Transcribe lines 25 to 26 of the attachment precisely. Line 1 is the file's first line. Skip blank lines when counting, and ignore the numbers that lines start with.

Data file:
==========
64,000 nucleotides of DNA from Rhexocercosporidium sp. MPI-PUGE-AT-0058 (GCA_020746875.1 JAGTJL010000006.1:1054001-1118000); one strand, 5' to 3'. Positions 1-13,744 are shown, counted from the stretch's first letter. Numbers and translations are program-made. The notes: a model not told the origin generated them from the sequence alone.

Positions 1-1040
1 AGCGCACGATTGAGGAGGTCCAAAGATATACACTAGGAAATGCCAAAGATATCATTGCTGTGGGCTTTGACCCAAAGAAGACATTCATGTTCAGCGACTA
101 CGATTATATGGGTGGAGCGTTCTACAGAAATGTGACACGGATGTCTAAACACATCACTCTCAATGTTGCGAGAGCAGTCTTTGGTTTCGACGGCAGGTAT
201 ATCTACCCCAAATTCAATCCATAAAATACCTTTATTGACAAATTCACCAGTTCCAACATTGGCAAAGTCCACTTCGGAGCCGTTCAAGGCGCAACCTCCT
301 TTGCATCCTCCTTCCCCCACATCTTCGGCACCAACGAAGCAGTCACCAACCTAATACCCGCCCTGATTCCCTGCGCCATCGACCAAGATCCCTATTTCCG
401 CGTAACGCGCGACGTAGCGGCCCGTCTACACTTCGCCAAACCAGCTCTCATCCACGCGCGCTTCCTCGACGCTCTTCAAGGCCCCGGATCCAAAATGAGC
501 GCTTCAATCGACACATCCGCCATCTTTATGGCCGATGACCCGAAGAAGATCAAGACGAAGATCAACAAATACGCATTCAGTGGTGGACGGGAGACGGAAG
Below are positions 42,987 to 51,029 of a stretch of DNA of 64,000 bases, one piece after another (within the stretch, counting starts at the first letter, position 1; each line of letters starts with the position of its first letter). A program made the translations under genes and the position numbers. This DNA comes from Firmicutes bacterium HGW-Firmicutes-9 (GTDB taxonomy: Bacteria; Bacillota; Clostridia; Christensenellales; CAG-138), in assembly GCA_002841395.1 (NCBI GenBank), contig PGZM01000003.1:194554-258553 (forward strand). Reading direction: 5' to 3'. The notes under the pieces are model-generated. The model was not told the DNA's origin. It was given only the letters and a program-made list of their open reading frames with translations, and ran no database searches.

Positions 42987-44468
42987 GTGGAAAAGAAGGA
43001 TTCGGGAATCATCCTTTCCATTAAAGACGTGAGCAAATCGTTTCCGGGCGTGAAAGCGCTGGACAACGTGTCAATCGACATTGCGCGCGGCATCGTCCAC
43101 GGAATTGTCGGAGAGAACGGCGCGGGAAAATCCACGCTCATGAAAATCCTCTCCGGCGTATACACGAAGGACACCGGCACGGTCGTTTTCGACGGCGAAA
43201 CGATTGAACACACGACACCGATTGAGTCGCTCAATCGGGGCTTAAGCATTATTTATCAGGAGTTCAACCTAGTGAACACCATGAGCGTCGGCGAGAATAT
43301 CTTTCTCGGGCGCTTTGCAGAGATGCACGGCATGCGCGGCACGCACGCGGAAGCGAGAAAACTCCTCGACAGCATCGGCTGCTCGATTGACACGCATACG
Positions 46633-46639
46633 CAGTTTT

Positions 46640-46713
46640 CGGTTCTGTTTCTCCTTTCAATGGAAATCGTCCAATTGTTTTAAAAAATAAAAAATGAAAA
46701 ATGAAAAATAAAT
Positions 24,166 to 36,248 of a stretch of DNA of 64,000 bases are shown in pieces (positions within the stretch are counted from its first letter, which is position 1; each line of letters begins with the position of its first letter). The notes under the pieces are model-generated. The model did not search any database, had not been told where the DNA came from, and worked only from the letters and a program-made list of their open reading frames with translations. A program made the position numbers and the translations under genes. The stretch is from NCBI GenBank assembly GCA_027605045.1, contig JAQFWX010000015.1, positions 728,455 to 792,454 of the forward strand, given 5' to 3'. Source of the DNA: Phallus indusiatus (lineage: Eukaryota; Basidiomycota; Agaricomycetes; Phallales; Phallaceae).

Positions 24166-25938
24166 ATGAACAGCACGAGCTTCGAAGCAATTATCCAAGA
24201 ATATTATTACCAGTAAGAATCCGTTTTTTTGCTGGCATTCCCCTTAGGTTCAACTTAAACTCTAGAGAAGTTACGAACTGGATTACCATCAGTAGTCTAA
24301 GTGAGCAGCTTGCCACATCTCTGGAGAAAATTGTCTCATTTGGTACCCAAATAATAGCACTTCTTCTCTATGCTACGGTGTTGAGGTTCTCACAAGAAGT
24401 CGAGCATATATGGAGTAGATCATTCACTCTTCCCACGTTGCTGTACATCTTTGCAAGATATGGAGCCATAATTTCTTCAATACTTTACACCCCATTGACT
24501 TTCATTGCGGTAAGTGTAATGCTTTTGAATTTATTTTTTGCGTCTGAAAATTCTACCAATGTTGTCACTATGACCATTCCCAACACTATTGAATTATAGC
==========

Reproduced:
24301 GTGAGCAGCTTGCCACATCTCTGGAGAAAATTGTCTCATTTGGTACCCAAATAATAGCACTTCTTCTCTATGCTACGGTGTTGAGGTTCTCACAAGAAGT
24401 CGAGCATATATGGAGTAGATCATTCACTCTTCCCACGTTGCTGTACATCTTTGCAAGATATGGAGCCATAATTTCTTCAATACTTTACACCCCATTGACT